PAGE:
Whether you’re into ballet, tap dance or modern dance, there is a style that speaks to you. Popular dances come in all shapes and sizes, ranging from one hit wonder crazes to long-lasting favorites. The popularity of certain dances, though, is largely dependent on the music and culture that inspires it.
When jazz dance music gained popularity in the 1920s, a new genre of dancing was born. This game-changing era produced dances like the Lindy Hop, Jitterbug and the Charleston. These wild couples dances developed in underground African American juke joints during Prohibition and helped challenge racial segregation.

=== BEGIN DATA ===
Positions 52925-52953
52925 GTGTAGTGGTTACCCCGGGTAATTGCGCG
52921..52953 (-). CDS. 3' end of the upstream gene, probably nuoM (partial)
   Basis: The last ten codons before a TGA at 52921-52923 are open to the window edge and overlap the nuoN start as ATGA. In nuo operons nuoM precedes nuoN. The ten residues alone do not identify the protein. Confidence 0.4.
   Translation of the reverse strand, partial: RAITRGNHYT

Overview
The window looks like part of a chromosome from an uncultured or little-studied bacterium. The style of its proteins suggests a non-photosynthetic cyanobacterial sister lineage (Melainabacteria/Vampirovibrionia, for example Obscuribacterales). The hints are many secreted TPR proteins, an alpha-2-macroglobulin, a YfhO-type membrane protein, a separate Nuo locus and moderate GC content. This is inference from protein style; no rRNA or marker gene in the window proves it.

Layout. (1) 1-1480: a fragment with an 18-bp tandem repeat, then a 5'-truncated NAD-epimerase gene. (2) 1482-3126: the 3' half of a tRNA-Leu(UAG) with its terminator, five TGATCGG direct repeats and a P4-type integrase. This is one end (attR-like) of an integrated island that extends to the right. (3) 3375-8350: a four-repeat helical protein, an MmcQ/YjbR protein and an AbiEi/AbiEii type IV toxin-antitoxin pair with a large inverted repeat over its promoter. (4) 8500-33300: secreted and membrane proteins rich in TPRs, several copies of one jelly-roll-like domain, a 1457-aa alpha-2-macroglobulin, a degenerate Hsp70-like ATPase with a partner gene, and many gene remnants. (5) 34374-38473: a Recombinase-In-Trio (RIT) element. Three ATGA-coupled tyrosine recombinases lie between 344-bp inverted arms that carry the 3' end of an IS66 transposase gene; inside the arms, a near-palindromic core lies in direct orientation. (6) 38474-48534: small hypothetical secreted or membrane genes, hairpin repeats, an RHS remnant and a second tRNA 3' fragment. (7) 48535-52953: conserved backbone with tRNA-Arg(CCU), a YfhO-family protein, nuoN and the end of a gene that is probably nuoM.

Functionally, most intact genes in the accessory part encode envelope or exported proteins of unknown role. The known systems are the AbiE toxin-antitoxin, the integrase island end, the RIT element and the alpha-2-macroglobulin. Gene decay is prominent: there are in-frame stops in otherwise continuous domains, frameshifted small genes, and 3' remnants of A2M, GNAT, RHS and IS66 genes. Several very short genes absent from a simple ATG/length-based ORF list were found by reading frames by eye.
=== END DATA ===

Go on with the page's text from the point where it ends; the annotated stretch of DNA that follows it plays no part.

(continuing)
During the turbulent 1930s and 1940s, America needed a stress relief outlet. As a result, many different dance styles rose to prominence and found their home in the ’40s. During this era, ballrooms and dance halls were packed with people twirling their way to the chorus of The Charleston or showing off fancy footwork in the form of the Mambo. Cab Calloway and the Nicholas Brothers showcased their talents in a time that would be known as The Golden Age of Swing.
The 1950s gave birth to the hand jive, which probably owes its worldwide fame to the movie “Grease.” However, this style of clapping and fist-rolling was actually created out of necessity on dance floors that were getting too crowded with the popular rock ‘n’ roll that was taking over radio airwaves at the time. The dance combines aspects of Forro, salsa, merengue, maxixe and the carimbo into an unforgettable fusion.